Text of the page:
Belgium is set to formally legalize the active euthanasia of children and those suffering from dementia. Belgium has long looked the other way when doctors proactively killed their patients, and making its de facto policy de jure just cements in the topsy-turvey nature of Belgium’s socialist healthcare.
Belgian politicians claim that the bill “marks a turning point in the nation’s approach to the rights of young people, some of whom would be able to choose to die if the law were to pass, even while still being legally barred from driving, marrying, voting or drinking liquor until they turned 18.”
Therein lies the problem: Children and those suffering from dementia are not capable of giving consent. The sob stories of adults in full control of their mental faculties wishing for a “dignified” death was but the foot in the door for normalization of homicide as a legitimate medical procedure.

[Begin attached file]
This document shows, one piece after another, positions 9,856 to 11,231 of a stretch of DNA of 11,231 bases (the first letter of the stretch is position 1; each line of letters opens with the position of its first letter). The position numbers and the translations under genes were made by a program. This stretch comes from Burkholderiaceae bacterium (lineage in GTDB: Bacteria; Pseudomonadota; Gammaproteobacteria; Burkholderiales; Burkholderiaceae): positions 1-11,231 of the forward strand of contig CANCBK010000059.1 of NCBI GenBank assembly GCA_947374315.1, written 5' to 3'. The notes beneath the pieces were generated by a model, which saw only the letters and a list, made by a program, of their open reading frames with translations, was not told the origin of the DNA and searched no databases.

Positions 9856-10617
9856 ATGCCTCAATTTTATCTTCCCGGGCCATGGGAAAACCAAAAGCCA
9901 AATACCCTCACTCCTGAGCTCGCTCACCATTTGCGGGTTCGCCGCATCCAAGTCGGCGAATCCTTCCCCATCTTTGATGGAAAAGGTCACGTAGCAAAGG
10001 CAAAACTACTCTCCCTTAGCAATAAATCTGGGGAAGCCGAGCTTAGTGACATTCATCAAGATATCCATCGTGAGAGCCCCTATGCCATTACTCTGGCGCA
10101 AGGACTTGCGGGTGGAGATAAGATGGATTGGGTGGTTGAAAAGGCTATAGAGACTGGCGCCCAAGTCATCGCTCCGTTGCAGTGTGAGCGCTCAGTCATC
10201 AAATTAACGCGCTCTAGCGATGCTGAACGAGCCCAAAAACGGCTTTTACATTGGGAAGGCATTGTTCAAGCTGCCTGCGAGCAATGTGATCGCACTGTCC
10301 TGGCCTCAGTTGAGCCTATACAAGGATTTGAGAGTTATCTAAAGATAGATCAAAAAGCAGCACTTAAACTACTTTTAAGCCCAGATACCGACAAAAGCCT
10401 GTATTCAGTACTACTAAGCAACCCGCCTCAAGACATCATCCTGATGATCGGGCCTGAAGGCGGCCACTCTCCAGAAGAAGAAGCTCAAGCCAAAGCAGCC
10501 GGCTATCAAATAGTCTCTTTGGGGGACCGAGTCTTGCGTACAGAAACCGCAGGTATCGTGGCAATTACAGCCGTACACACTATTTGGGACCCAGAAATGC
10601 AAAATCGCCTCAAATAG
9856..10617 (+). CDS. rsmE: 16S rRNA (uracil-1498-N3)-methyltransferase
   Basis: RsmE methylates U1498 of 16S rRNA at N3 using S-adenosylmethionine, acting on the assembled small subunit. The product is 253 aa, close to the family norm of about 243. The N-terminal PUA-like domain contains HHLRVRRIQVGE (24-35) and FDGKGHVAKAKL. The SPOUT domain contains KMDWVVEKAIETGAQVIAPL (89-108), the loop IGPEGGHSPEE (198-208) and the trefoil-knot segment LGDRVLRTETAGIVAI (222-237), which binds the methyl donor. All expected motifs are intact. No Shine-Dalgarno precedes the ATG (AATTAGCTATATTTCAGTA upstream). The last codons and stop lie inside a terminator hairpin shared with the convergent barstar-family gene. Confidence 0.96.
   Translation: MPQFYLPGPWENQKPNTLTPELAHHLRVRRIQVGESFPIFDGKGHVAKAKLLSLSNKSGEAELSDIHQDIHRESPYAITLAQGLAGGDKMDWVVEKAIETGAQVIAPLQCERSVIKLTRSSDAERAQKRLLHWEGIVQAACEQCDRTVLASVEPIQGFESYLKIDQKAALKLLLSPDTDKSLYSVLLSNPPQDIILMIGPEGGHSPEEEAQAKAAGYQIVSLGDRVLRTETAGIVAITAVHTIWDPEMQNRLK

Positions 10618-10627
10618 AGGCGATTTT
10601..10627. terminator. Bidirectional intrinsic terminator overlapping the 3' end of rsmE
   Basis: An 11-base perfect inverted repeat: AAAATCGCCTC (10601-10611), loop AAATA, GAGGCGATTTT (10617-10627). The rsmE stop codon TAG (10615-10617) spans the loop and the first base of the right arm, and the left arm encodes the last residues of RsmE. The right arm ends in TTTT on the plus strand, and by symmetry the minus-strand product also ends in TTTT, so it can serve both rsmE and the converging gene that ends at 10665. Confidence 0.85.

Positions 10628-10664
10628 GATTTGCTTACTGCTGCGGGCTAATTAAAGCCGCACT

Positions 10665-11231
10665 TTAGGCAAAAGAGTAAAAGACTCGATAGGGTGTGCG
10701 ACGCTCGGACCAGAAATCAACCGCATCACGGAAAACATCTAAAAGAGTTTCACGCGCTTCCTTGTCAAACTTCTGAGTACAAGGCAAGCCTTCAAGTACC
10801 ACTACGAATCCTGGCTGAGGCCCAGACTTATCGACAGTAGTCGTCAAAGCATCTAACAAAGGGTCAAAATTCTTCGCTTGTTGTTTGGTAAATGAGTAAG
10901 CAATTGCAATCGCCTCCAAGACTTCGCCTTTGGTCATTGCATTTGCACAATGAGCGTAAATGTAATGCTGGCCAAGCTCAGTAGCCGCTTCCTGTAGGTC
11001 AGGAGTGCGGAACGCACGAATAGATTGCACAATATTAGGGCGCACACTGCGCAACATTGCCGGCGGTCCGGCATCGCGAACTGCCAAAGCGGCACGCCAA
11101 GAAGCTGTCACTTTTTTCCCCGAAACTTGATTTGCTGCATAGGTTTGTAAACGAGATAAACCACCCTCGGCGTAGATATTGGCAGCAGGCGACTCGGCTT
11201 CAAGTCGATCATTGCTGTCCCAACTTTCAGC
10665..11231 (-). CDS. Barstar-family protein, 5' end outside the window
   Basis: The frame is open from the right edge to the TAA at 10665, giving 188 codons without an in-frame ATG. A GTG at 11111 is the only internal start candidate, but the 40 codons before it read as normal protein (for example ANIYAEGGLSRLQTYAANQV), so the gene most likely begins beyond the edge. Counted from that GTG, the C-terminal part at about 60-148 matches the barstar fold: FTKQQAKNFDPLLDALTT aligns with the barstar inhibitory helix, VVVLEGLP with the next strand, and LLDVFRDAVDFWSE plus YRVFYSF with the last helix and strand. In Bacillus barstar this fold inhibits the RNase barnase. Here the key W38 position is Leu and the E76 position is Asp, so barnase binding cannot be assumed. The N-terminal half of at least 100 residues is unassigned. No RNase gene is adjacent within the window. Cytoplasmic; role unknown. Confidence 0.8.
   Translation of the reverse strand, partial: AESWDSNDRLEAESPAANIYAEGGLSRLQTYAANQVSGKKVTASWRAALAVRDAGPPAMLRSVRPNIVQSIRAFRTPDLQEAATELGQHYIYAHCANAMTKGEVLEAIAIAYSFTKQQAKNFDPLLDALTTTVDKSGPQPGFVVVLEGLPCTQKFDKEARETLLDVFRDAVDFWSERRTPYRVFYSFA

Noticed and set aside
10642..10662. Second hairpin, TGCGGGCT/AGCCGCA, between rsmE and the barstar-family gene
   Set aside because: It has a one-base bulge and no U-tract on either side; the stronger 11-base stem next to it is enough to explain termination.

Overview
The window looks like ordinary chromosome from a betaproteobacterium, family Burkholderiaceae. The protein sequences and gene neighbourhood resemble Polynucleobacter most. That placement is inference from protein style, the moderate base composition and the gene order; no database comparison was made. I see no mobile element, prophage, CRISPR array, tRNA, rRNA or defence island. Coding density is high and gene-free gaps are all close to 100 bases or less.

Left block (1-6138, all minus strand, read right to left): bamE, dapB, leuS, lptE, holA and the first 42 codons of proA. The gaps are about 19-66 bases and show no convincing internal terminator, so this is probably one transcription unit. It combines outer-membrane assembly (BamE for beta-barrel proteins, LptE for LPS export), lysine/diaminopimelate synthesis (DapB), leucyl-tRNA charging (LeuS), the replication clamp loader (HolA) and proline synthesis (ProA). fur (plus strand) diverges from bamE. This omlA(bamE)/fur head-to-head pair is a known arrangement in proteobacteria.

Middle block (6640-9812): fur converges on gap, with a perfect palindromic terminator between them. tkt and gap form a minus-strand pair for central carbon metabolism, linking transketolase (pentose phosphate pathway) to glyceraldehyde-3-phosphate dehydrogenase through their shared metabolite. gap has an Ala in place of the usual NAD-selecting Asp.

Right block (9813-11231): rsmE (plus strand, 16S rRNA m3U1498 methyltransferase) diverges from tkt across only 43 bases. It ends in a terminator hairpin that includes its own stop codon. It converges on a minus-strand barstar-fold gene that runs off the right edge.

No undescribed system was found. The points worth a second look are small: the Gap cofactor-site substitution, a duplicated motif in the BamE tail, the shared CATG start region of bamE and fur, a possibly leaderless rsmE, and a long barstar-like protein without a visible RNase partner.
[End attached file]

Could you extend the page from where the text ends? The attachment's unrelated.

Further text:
The Belgians’ excuse for passing this bill is summed up by the president of the so-called “medical ethics organization Reflectiegroep Biomedische Ethiek”:
“‘We all know that euthanasia is already practiced on children,’ he told the committee. ‘Yes, active euthanasia.'”
So, if people are going to do it anyway, why bother stopping them?